Save Bandwidth and Storage with ImageTune

Published February 16, 2020

The web is a highly visual medium, and most sites at some point or another display user-generated image content. While bandwidth and storage costs have generally trended downwards, mobile web adoption and smartphone camera resolutions have increased rapidly, significantly increasing average upload image sizes. Standard iPhone images can be over 5mb, which uploaded over data can cause significant delays for users. These images are often of a size and quality well above the requirements of a website.

Many sites set restrictions on the sizes and types of images that can be uploaded, creating a poor experience by putting the burden of image conversion on the user. Others do costly and slow server-side image conversions, using tools like ImageMagick.

To solve this problem, I created ImageTune, a lightweight (<3kb unminified) Javascript tool that lets you quickly and efficiently handle the heavy lifting of image conversions within your users' web browsers. Even the weakest mobile phones generally have graphics processing capabilities that far exceed most web servers, allowing image processing to happen near instantly and totally in the background.

All you need to do is pass the data from a native HTML file input into ImageTune, and it will return the image converted into the size, type and quality you chose in Base64 format. You can then upload the smaller, optimized file to your servers.

Example usage:

document.getElementById("file").addEventListener("change", function(evt) {
  ImageTune.tune(evt.target.files[0], {
    type: 'jpg',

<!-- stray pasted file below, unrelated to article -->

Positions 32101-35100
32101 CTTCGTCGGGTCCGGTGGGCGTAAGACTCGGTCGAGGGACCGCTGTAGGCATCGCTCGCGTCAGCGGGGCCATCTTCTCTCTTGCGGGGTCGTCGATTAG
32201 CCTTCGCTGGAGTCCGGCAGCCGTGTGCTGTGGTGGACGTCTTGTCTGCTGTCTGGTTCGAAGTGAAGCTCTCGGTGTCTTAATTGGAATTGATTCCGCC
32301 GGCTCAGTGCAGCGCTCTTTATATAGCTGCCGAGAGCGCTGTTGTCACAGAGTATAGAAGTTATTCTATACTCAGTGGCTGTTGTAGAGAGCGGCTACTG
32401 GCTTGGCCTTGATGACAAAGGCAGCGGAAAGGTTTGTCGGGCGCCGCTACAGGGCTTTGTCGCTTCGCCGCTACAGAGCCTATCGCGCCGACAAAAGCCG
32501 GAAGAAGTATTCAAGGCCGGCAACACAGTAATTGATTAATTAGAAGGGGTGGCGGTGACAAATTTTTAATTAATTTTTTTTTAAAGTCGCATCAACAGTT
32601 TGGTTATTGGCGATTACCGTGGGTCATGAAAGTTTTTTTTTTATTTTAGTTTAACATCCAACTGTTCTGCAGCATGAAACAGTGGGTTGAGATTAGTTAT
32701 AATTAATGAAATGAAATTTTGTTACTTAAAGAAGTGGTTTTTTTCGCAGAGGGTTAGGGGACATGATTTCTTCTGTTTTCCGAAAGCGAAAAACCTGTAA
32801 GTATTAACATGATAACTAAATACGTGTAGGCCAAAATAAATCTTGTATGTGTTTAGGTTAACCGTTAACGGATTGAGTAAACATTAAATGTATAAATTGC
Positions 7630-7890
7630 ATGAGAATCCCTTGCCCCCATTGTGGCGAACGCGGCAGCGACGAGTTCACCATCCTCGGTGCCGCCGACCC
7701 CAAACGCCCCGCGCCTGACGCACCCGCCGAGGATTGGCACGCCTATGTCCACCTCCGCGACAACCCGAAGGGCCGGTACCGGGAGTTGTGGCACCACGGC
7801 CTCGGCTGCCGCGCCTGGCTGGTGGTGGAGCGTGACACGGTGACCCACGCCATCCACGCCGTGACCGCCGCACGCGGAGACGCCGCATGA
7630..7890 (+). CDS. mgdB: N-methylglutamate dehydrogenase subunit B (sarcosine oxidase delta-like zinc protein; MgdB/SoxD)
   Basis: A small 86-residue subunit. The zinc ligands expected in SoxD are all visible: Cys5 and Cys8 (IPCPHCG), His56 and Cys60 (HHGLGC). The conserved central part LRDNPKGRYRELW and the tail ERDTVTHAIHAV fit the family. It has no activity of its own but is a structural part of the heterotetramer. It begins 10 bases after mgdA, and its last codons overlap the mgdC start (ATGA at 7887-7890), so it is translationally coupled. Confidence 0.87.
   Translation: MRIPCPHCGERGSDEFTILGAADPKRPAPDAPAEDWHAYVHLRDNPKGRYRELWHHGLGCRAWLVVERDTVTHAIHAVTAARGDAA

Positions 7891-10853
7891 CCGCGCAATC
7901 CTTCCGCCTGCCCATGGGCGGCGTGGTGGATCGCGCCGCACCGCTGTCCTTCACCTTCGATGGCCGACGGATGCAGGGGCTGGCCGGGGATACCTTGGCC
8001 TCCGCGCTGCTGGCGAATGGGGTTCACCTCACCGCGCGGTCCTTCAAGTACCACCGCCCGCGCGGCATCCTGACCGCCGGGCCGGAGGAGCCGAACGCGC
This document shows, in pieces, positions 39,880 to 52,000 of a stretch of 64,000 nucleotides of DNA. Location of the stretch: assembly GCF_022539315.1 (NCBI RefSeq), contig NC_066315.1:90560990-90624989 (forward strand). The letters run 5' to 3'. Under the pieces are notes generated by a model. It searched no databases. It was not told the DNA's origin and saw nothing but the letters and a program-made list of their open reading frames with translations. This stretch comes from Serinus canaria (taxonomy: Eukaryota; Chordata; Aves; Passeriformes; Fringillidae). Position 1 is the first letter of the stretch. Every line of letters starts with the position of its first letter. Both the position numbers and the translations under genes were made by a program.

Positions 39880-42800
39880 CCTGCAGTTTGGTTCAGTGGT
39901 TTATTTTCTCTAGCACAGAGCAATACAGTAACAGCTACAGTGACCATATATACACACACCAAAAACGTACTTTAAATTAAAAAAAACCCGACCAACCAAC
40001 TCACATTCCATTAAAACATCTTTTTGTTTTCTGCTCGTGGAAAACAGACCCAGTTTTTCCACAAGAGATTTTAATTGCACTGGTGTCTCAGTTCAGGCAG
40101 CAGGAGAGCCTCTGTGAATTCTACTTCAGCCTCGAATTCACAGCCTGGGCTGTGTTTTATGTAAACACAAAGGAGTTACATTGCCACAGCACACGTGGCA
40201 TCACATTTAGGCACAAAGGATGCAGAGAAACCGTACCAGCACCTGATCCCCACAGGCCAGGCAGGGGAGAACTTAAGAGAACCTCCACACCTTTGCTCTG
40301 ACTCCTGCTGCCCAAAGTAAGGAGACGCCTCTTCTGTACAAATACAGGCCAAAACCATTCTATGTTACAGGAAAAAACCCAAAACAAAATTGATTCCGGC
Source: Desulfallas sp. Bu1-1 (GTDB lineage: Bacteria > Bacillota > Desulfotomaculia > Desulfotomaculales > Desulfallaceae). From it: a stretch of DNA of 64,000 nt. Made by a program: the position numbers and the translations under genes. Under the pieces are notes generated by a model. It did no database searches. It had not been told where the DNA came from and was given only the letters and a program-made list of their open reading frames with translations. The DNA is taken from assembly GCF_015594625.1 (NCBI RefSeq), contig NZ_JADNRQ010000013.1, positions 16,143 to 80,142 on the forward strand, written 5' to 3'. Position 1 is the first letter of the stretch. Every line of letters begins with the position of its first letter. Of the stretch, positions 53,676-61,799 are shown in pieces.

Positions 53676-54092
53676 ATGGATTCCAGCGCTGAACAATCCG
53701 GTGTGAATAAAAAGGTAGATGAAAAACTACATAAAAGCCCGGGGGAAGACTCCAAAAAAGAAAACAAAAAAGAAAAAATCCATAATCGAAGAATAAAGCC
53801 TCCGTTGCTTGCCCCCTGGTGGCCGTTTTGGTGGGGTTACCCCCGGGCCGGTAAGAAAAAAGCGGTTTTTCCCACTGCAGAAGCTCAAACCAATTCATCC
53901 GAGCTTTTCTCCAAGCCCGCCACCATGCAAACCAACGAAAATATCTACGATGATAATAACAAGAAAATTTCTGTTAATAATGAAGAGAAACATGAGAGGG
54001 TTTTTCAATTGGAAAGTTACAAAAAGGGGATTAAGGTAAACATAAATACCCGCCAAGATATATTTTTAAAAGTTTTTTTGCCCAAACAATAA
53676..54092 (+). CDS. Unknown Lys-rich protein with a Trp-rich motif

quality: 80,
    height: 250,
    width: 250
  }).then(function (imageData) {
    // upload imageData to storage
  });
});

Check out the example running here: ImageTune Example

Example Scenario: Profile Pictures

You provide the ability for users to add profile pictures to their accounts. The profile picture is never displayed at a resolution larger than 1MP. An iPhone user tries to upload a 12MP 3mb selfie. Previously, you uploaded the files directly to S3, then use ImageMagick to make a 1MP copy that you use on your site. The user has to wait for the 3mb file to upload over their LTE connection, then for your server to handle saving and processing. Your S3 bucket needs to store both a 3mb file and a 150kb optimized file.

Using ImageTune, the user's browser automatically converts the image to a 1MP JPEG at 80% quality, creating an 150kb image file, which you then upload to S3, using just 5% the amount of LTE bandwidth of the other method and requiring no ImageMagick instance for processing. The processing takes less than 200ms in the browser.


Conner Fritz

Conner Fritz

I am an Engineering Leader at Universe (acquired by Ticketmaster) in Toronto, where I have worked with a talented and diverse team in a range of problem spaces and technologies. I'm helping grow and develop our organization's structure and culture to support our incredibly talented engineering team.

Follow me on Twitter, check out my GitHub, and take a look at my other blog posts.